Wednesday, 22 August 2012

Tuesday Night Yoon-Suin: Session 6

[No session last week, because of work-related business. Unperturbed, we picked up where we left off, with Eki Ulele dead, and Marich and Anil camping alone in the forest, hiding from bandits and giant bees.]

Adventurers Present:

  • Marich, Level 1 Magic-User [played by David]
  • Anil, Level 1 Cleric of Manpac (eunuch) [played by Patrick]
  • Manjeet, Level 1 Fighter [played by Nate]
  • Retainers: Padma, Binod, Nagendra I, Nagendra II, One-toothed Marich ("Marich II"), Fat Sanjam
On character death, I am usually very quick to bring a replacement in for the player concerned, as soon as their new character is rolled-up. So we had Manjeet, Eki Ulele's replacement, appear as if from nowhere. He is a human fighter and son of a tea plantation owner, and Nate rolled a ridiculously luck set of stats, with a 16, a couple of 13s, and only one score under 9. He also got 8 on his hit point roll. Manjeet was travelling through the mountains on the way from his family's plantation in Sughd, with the aim of delivering some papers to the Baburam family, a clan of minor oligarchs in Silaish Vo. He more-or-less immediately threw in his lot with Marich and Anil when they promised him gold and glory, as one would expect. 

The three made it back to Silaish Vo unscathed and unmolested by bandits. It was pretty clear that return to Sangmenzhang was off the agenda for now, and revenge against Manesh and his bandit clan top of the 'to do' list. (Another benefit of character death in a game: it pisses the players off and adds that extra emotional bite.) After some rest at the Madrassah of Arcanea, where the PCs have their lodgings, they immediately began investigating Manesh's history, and were introduced to Jhalak Dorji, one of the Oligarch's factotums, who told them that Manesh was known to the authorities and wanted. He promised the PCs 500 gold pieces for Manesh dead, and 1000 for him alive. They immediately set about hiring goons to aid them in bringing him down.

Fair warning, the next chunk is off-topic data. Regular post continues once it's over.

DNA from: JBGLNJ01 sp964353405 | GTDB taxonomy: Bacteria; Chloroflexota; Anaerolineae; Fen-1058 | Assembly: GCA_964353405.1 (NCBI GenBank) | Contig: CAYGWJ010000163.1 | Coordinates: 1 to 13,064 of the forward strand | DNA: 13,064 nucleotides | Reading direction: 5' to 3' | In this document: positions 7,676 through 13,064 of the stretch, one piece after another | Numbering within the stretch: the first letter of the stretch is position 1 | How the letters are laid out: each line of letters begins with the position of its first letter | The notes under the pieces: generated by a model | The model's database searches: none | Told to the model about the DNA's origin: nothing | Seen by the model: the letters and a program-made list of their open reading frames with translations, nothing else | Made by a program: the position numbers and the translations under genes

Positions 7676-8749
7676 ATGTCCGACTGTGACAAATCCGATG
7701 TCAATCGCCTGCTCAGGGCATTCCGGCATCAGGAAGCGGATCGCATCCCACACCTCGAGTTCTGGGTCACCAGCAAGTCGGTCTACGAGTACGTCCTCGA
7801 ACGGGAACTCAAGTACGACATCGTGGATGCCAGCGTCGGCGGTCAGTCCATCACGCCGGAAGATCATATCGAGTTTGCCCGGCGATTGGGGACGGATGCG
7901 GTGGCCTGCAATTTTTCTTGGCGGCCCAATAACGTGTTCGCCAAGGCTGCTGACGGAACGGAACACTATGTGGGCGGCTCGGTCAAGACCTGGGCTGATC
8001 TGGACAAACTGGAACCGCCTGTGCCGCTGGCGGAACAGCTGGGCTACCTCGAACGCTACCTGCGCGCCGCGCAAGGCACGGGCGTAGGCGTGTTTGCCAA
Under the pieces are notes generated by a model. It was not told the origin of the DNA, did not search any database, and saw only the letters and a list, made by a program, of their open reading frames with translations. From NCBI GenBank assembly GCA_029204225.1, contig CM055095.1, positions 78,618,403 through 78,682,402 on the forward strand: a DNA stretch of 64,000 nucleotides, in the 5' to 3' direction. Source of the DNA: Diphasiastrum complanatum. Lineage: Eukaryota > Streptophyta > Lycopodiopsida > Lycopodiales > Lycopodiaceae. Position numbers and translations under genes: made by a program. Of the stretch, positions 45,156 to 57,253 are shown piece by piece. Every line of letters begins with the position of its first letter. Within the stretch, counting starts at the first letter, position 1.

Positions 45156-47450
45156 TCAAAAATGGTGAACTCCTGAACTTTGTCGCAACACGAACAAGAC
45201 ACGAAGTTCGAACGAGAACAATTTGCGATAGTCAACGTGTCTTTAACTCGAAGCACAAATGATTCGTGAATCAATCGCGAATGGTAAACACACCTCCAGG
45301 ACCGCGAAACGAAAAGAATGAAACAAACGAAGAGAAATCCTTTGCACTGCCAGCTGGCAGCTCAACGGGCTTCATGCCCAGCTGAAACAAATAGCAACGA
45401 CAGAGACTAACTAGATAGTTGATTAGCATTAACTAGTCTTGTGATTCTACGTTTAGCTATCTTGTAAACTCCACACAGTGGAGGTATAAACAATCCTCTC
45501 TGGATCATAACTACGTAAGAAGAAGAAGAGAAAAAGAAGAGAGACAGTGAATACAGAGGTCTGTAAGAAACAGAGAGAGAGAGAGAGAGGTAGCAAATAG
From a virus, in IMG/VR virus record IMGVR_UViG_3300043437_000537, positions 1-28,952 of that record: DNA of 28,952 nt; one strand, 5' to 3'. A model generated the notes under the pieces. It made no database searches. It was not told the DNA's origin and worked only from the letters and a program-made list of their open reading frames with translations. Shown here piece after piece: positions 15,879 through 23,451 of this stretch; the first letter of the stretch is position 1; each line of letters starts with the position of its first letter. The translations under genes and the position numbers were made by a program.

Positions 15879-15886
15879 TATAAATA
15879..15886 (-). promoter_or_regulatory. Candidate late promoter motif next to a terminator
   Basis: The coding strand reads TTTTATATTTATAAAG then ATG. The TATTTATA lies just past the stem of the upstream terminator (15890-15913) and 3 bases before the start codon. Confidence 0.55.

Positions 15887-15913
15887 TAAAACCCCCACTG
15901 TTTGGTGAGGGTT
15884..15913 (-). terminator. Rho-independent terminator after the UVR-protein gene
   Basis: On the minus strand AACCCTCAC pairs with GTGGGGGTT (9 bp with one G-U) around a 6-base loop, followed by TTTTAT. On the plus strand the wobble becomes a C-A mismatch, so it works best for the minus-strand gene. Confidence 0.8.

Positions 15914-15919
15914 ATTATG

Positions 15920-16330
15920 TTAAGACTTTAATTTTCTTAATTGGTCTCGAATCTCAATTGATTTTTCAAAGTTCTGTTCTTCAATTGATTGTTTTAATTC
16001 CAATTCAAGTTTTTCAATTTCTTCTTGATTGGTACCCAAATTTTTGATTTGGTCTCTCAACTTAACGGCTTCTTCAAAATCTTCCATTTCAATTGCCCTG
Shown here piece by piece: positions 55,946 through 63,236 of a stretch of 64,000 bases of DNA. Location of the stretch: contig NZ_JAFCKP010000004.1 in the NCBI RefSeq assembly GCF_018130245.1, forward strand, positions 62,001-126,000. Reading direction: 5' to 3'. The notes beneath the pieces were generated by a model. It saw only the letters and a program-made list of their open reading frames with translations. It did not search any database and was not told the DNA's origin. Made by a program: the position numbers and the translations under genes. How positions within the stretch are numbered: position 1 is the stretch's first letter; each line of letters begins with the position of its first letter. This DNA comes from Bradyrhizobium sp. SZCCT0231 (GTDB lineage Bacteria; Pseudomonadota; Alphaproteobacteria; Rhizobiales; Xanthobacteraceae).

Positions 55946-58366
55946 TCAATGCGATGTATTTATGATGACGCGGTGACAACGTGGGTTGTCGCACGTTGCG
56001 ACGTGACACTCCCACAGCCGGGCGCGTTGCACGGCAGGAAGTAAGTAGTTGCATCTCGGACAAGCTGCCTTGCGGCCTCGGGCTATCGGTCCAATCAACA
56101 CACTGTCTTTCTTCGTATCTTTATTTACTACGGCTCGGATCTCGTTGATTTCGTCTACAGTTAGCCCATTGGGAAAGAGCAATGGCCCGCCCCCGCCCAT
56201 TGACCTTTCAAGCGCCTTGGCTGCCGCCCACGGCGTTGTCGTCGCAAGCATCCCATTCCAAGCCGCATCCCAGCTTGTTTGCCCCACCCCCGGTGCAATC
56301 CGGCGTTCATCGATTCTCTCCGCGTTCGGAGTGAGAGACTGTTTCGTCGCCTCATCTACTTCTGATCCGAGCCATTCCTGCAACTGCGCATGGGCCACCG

This time they meant business, and not only recruited 6 underlings, but kitted them out with chain mail, shields, and various weapons, spending a sizeable wedge of their gold hoard to do so. These 6 were Padma (long beard, short bow), Binod (midget, dagger), Nadaraja I (red hair, javelins), Nadaraja II (no nose, spear), Sanjam (fat, spear), and Marich II (one tooth left, sabre). While in the market, however, they were stopped by a woman who had noticed their large expenditure. This was Tara Dev, a tax collector for the Oligarch, who told them that in future any amount of gold they gained for themselves would have to be taxed - at 50%. This was in return for the safety and comfort offered by the Oligarch to all those living in Silaish Vo. 

They set off into the mountains, heading back to Manesh's cave under the waterfall. They hatched a plan to, essentially, lie in wait by the cave to ambush people coming and going. Eventually five bandits appeared with a mule and a cow, heading towards the cave - they were obviously returning from a raid. After a brief skirmish the bandits were all slain to a man, with minimal harm to the PCs and their motley crew. But one of the bandits managed to run into the forest and yell to alert those in the cave to intruders before he got an arrow through the gullet. 

Manesh and 8 of his men sallied forth, and a lengthy battle ensued. But the players seem to have learned their lesson: combat is war, not sport. They had stacked the odds heavily in their favour by properly kitting out their underlings, and they used pretty smart tactics, with spear-wielding troops using their better reach over machete-wielding bandits, to take down Manesh and a few of his men; the rest fled. In return, only Padma was killed. 

The PCs left Marich II to search the bodies of the slain bandits, while they searched the cave and discovered a sizeable treasure hoard, including two scrolls. One, Anil discovered, contained a prayer to ward against the undead. The other was magical, and Marich would have to wait to return to Silaish Vo to discover its properties. Triumphant, they headed back to the city.